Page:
The Amesbury Beat: Know, follow, obey the rules of the road | Local News

Over the past several years, I’ve taken the opportunity in The Amesbury Beat to dedicate a few columns each May to the topic of traffic safety.

Although we often associate the term, traffic, with motor vehicles, there are many forms of transportation sharing our roadways. We live in an area with a variety of public ways, carrying many different types of traffic, each with unique concerns and issues. Public ways vary from interstate highways carrying thousands of vehicles daily to rural routes where horseback riding is common. When it comes to getting from one spot to the next safely, everyone has a role.

Passenger vehicles are the most common means of traffic today and operators have the most rules and regulations to follow, courtesy of crash data. Unfortunately, car crashes have become all too familiar in every community, despite advances in occupant safety, equipment upgrades, roadway design and driver education.

Safety belts and air bags work together and have saved thousands of lives, so be sure to buckle up before every trip. It’s safer for children to ride in the back seat as long as they are properly restrained. Parents and caregivers need to choose the correct car seat for younger riders and assure older children properly wear a safety belt. It’s important to check with a child safety seat technician if you have questions about the right system for your smaller passengers.

It seems everywhere we turn there’s a sign saying you have to do this or you can’t do that but most are posted for a very good reason. Too many signs can be just as dangerous or confusing as not enough but laws and regulations are crucial, especially as traffic volume increases. Driving is actually a very complicated task, involving education, constant practice and training.

Most happen when you are behind the wheel, along with the bad habits that drivers develop. The bad habits, occupant distractions, poor choices, inexperience and errors can contribute to a number of consequences; near misses, road rage, a citation, court case or traffic crash. While we may not agree with every posted sign, be familiar with each traffic law, know all the rules of the road or immediately learn of a change, they usually work. Considering how many vehicles are using our roadways each day, driving is still a pretty safe way to go.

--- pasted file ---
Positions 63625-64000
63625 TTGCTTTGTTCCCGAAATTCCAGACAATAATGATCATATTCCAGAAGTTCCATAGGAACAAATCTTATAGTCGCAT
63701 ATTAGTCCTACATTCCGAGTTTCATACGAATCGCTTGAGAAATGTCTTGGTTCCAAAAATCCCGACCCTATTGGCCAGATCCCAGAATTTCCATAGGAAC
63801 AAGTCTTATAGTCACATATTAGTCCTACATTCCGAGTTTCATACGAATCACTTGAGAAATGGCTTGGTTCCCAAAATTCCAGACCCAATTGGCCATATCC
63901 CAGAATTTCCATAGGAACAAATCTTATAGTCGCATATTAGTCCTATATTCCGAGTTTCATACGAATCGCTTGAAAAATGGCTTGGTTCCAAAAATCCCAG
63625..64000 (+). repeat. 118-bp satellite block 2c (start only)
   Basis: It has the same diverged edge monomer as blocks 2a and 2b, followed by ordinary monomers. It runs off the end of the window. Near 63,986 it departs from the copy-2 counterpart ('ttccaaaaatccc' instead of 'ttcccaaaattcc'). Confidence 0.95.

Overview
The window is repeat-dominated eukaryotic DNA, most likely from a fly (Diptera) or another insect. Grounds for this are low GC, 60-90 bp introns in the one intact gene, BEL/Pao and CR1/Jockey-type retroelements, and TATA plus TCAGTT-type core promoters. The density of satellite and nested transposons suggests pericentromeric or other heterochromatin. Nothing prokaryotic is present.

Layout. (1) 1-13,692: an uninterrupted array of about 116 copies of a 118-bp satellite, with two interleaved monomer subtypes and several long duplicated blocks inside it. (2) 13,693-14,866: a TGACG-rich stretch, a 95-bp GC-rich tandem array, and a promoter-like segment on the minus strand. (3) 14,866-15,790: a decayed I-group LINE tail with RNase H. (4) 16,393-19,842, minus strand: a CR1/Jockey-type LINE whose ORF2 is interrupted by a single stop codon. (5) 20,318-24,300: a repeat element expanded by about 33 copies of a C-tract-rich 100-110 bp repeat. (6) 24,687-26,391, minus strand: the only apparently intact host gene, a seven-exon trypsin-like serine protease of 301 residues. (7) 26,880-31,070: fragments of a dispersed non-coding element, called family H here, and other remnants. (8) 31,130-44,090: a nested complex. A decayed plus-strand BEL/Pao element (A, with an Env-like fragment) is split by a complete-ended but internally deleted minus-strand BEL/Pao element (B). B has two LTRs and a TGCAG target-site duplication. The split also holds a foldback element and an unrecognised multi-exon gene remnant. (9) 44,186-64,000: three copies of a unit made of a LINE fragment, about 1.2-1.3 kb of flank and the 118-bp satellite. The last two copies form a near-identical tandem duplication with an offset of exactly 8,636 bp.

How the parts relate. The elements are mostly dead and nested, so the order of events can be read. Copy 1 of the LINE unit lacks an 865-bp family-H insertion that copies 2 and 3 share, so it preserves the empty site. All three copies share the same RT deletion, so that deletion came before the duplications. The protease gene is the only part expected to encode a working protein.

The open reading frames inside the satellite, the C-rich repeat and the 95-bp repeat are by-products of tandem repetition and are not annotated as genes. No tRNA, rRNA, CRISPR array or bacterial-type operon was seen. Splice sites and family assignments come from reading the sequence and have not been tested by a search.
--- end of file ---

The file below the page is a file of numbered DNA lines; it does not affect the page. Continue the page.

Several traffic laws have become more like guidelines, especially speed limits, which is unfortunate and dangerous. One of the most dangerous practices behind the wheel is using a cellular phone; for calls and texting, hence, why most states have banned the practice.

Even when going hands free, please assure your attention is given to the roadway. You’ve got to be careful when following another vehicle, changing lanes, making a turn or approaching a dangerous situation, such as a work zone or disabled vehicle. Let other drivers know what you’re doing by using turning signals and four-way flashers. It’s also advisable to refrain from displaying hand gestures when interacting with a bad driver; road rage has become too common and very dangerous.

Lastly, over 150 pounds of medication were destroyed on Saturday after the spring Take Back Day. If you missed it, a kiosk is available in the lobby of the Police Station.